The district court determined that Mr. Masters consented to the search. First, it determined that Mr. Masters was not suffering from diminished capacity due to his intake of medication or his other claimed medical conditions. The court took into account Mr. Masters' intelligence, his strong memory of the situation, repeated requests for counsel, and a review of his medical records. Mr. Masters asked for counsel because he "knew what his rights were," and he was feeling threatened by events. Motion Hrg. Tr. at 205. Second, the district court found that Mr. Masters failed to make a clear and unequivocal request for counsel. We agree with the district court that the ATF was not required to provide Mr. Masters with an attorney. The consent form that Mr. Masters signed supports the district court's conclusion that Mr. Masters at all times knew that he could call an attorney, yet he did not do so. see id. at 186. Lastly, the district court determined that Mr. Masters failed to show that the officers had coerced him into signing the consent form. The court noted that, unlike Mr. Masters' witnesses' testimony, Agent Knopp was "very believable," and the "clear and positive testimony" showed that "Mr. Masters' consent was unequivocal, that it was intelligently given, that it was specific, and it was freely given." Id. at 208.
The district court's findings on consent are supported by the record. The government met its burden to show that consent was voluntary. Mr. Masters made the decision to cooperate with the agents and show them what they wanted to see. We reject the notion that Mr. Masters' consent was the product of an unlawful seizure. Even though Mr. Masters was in his home, and five law enforcement officers were present, the testimony credited by the district court indicates that the situation was orderly and Mr. Masters was cooperative while weighing his options, and then deciding to cooperate fully with law enforcement. See United States v. Spence, 397 F.3d 1280, 1283-84 (10th Cir. 2005). Indeed, Mr. Masters was not arrested after the discovery of incriminating evidence. Consent is not rendered involuntary merely because Mr. Masters was told that if he refused consent, law enforcement would have to seek a search warrant, and the home's occupants would have to be removed to ensure no destruction of evidence.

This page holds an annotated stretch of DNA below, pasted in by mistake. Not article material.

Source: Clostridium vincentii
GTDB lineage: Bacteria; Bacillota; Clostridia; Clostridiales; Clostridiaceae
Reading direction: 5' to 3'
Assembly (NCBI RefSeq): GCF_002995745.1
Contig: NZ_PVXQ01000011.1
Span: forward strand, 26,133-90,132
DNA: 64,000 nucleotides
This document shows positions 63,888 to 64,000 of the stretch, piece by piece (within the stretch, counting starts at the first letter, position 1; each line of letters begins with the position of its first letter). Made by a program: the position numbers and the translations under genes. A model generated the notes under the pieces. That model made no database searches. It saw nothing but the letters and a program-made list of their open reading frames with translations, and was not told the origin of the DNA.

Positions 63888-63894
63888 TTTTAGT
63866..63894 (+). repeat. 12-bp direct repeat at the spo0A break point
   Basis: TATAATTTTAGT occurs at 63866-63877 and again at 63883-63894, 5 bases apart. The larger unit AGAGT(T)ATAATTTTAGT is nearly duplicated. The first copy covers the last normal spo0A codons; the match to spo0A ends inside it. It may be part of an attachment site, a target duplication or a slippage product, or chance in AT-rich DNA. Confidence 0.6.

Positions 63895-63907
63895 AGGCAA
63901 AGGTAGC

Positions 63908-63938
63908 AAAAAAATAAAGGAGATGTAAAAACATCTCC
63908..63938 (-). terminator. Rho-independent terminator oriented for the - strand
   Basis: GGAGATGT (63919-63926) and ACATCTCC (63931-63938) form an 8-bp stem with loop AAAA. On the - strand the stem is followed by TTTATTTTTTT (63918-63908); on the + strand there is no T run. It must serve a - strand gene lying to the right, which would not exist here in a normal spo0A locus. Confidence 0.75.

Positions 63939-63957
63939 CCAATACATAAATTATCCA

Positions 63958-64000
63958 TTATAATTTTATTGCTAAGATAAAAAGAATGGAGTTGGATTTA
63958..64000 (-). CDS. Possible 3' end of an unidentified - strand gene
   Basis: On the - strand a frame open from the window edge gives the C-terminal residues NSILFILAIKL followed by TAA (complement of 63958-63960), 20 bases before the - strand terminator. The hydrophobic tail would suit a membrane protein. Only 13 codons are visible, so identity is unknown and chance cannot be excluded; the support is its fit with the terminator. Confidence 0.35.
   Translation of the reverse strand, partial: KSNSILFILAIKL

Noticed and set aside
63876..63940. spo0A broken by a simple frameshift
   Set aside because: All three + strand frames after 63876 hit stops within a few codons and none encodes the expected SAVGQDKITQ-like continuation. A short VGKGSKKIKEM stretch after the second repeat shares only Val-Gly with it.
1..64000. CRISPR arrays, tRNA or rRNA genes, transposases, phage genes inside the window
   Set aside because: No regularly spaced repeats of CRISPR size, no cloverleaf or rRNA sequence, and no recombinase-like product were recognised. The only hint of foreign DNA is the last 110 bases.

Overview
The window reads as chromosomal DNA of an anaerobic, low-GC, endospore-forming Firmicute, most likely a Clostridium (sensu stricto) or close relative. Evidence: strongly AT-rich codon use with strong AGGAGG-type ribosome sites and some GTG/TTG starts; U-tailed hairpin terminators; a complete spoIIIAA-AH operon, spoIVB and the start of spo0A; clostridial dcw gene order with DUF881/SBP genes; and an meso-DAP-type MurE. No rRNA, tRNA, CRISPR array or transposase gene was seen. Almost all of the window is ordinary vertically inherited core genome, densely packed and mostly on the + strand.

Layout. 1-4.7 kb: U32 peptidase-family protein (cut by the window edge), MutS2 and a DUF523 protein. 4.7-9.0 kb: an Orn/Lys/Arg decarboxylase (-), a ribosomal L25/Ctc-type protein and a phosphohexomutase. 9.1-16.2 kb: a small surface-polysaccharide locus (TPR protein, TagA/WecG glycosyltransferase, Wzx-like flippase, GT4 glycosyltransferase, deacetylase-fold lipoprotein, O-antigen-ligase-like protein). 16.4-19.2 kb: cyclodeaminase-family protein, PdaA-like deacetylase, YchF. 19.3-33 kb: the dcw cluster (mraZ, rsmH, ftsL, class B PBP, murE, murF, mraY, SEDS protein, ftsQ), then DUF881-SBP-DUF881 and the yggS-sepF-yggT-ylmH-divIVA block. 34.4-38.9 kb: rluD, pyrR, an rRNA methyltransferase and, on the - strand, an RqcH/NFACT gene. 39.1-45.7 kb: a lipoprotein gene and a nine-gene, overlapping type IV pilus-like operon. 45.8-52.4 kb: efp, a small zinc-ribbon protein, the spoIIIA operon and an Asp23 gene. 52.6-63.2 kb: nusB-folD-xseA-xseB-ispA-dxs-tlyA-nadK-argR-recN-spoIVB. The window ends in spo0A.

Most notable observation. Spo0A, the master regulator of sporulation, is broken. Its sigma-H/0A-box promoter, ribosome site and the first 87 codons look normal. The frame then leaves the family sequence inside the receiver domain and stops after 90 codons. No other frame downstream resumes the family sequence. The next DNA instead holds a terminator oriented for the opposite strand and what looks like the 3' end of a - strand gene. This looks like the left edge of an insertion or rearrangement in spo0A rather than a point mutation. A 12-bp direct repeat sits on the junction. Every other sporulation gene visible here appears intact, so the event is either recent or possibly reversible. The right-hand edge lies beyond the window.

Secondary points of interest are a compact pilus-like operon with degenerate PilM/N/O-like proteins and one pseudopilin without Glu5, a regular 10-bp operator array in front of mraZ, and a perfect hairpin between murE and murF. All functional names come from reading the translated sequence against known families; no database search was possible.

Entered for the Court
Paul J. Kelly, Jr.
*. This order and judgment is not binding precedent, except under the doctrines of law of the case, res judicata, and collateral estoppel. This court generally disfavors the citation of orders and judgments; nevertheless, an order and judgment may be cited under the terms and conditions of 10th Cir. R. 36.3.
2. After examining the briefs and the appellate record, this three-judge panel has determined unanimously that oral argument would not be of material assistance in the determination of this appeal. See Fed. R. App. P. 34(a); 10th Cir. R. 34.1(G). The cause is therefore ordered submitted without oral argument.